APPEAL from the Circuit Court of Lake County; the Hon. HARRY
D. STROUSE, Judge, presiding.
MR. JUSTICE LINDBERG DELIVERED THE OPINION OF THE COURT:
Defendant, Samuel Taglia, along with a co-defendant, John Sellinger, was found guilty of possession of burglary tools (Ill. Rev. Stat. 1975, ch. 38, par. 19-2) by a Lake County jury. Taglia was sentenced to a one- to three-year term to run consecutively with a sentence imposed in an unrelated case.
Prior to trial, the defendant succeeded by motion in limine to limit prosecutorial references to the defendant as a "known burglar" and use of evidence of the defendant's prior bad acts.
At trial Arthur Walker, a former Lake Forest police officer, testified that on November 25, 1975, at approximately 7:10 p.m., he was walking on Deerpath Road in Lake Forest. As Walker approached the Village Antique Shop two men exited from a doorway and passed him by. Walker began to testify that the two men "looked familiar" when defense counsel moved for a mistrial. The motion was denied. Walker testified that he then had a brief conversation with fellow Officer Gernenz and left the area.
Officer Gernenz testified that while in his parked squad car, he saw co-defendant Sellinger enter a doorway while Taglia remained in front. Sellinger then exited and the two men walked across the street to the Village Antique Shop. Gernenz, who was about 350 feet away, then saw Sellinger bend over the door lock while Taglia remained at the edge of the doorway. Gernenz called a marked squad car. When this car drove by, the defendants left the doorway and crossed Deerpath Road and got into a car.
Lake Forest Police Officer John Currie testified that as he drove past the scene and observed the defendants by his "peripheral vision," he saw Sellinger bent over the doorway. In his report of November 25, 1975, Currie had stated Sellinger was in front of the store next to the antique shop. At trial he corrected this "mistake."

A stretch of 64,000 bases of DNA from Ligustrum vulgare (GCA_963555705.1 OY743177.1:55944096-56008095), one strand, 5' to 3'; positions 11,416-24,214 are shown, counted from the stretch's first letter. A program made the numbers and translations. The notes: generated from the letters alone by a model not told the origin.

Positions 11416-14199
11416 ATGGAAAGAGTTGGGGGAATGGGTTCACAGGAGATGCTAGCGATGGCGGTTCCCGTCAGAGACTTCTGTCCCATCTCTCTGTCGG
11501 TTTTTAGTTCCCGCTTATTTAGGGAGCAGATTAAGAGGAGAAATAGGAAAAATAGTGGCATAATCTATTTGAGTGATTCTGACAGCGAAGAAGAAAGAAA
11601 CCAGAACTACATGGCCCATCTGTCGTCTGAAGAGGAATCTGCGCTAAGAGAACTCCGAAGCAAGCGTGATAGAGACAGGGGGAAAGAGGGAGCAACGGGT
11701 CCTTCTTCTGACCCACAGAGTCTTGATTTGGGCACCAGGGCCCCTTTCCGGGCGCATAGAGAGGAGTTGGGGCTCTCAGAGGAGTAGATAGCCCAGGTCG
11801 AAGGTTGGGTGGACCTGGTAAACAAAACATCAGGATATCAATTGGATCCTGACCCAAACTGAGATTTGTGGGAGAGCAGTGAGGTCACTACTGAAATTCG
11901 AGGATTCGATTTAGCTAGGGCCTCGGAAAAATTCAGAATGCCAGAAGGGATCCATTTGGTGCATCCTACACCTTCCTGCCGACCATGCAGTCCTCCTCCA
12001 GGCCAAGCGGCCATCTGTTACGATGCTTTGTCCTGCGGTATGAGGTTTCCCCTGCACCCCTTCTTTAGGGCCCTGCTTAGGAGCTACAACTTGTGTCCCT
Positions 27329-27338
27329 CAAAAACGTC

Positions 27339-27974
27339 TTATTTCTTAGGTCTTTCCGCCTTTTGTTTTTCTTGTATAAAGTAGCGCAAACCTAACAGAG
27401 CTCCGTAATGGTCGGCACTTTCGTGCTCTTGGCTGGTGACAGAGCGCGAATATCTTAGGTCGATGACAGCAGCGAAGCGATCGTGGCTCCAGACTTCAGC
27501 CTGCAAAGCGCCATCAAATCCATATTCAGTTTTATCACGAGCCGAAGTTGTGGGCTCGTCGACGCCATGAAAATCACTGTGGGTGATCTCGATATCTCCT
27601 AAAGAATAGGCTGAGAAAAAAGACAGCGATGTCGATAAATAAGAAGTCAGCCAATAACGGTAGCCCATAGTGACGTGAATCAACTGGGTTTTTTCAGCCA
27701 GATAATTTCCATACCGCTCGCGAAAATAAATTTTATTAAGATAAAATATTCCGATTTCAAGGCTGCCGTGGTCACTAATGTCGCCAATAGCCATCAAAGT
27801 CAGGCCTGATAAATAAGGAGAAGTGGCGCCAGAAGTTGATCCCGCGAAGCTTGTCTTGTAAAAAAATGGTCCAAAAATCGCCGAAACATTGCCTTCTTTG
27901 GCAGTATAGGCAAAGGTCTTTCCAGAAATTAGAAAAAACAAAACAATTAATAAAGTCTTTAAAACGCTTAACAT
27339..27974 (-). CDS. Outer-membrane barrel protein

The testimony shows that the defendants then left the area by car followed by Gernenz who was followed by Currie. While the defendants apparently made no effort to evade the officers, their car crossed over the double yellow line. Currie then activated his police lights and stopped the defendants' car. At trial Currie testified that items, including a brown leather case, were tossed from the defendants' car. Taglia was arrested for improper lane usage. Currie then conducted a pat-down search of defendant Taglia and removed a key chain containing eight keys, six of which were keys commonly used for alarms and cabinets. After this search, Currie recovered an object that he believed to have been among the items tossed from the car. The object was a set containing a "tension bar" and about 20 lockpicks which were later identified as belonging to co-defendant Sellinger, a certified locksmith. A pat-down search of Sellinger revealed another set of keys usable for alarms, cabinets, cash registers, and doors.
After Taglia was taken to the police station he consented to a search of his car. Officers removed the following items from the trunk: a black jack, a radio scanner, drills, a mechanical claw, three steel balls, and some cutting tools.
Officer Ridel searched the area around the antique shop on December 2, 1975, some seven days after the arrest. In a gutter near the store he found a piece of rusted metal 4 to 5 inches in length. However, this object was not turned over to the police crime laboratory until December 23, 1975.
The owner of the antique shop testified she locked the store's front door from the inside when she left on the afternoon of November 25, 1975. When she returned the following morning, she was unable to unlock the front door from the inside. With effort the door was opened from the outside but from then on the door could not be locked from the inside. On December 1, 1975, the owner removed the inside cylinder of the two cylinder lock and gave it to the police. (The outside cylinder was never given to the police however.) There appeared to be a dark foreign object in the inside cylinder.
Officer Donald Verbeke was called by the State as an expert witness. He had recovered two small pieces of metal from the lock cylinder which he identified as portions of a lock pick. He further testified that although rust prevented a physical match-up, he felt it "highly probable" that the pieces found in the cylinder and the metal found in the gutter were part of the same lock pick.
At the close of the State's case, defendant moved for a directed verdict. This motion and a renewal motion after the defense case were denied.
The defendant raises three contentions on appeal: that his guilt was not proved beyond a reasonable doubt, that the trial court improperly instructed the jury on accountability, and that the prosecutor's opening statement and examination of a State's witness were improper.
1 The defendant originally phrased the reasonable-doubt issue in terms of an error in denying his motion for a directed verdict at the close of the State's case. It is well settled, however, that the introduction of evidence by the defendant waives any appeal of the denial of a directed verdict. (People v. Washington (1962), 23 Ill.2d 546, 179 N.E.2d 635; People v. Slaughter (1963), 29 Ill.2d 384, 194 N.E.2d 193.) In his reply brief, the defendant does not address this waiver issue ...